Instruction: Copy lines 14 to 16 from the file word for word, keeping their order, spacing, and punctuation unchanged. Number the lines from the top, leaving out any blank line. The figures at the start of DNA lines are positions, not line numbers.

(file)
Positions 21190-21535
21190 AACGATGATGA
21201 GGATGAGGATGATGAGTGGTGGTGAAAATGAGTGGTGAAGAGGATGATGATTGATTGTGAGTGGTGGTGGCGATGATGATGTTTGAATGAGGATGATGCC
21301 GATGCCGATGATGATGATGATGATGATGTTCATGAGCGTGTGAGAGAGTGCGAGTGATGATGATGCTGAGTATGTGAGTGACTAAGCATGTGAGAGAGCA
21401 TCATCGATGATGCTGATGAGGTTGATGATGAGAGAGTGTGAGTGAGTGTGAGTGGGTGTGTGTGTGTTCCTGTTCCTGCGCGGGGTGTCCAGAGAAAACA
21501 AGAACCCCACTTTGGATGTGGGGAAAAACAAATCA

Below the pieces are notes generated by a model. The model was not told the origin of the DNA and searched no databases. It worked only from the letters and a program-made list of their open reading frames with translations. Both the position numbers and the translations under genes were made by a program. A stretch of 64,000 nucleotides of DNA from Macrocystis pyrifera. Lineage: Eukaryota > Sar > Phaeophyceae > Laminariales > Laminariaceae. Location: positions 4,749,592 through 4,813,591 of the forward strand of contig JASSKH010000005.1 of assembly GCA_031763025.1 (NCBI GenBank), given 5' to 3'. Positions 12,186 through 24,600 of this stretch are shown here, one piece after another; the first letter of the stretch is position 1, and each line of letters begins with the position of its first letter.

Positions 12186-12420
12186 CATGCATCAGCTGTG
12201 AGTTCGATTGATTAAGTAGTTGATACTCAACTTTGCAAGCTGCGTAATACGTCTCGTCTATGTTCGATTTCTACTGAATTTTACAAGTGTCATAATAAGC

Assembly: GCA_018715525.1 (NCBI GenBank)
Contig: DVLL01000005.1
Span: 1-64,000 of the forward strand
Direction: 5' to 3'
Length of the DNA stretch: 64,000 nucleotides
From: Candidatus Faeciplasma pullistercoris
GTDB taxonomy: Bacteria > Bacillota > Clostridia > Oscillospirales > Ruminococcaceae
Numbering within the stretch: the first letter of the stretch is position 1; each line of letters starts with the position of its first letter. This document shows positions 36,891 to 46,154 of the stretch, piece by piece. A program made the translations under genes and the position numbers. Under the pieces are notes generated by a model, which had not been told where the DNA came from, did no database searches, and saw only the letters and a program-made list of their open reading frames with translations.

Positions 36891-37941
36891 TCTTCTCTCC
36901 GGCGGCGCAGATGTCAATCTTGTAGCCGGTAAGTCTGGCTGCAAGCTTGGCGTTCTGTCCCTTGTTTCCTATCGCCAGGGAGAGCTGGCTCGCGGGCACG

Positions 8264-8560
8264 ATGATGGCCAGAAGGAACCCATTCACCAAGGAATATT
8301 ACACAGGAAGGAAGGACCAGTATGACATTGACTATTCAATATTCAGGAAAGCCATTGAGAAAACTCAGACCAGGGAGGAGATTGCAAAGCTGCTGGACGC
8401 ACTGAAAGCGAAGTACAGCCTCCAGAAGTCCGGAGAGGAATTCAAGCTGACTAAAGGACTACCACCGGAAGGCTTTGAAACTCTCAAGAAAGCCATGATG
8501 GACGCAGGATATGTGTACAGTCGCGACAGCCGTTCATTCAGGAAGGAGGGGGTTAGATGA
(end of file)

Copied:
Direction: 5' to 3'
Length of the DNA stretch: 64,000 nucleotides
From: Candidatus Faeciplasma pullistercoris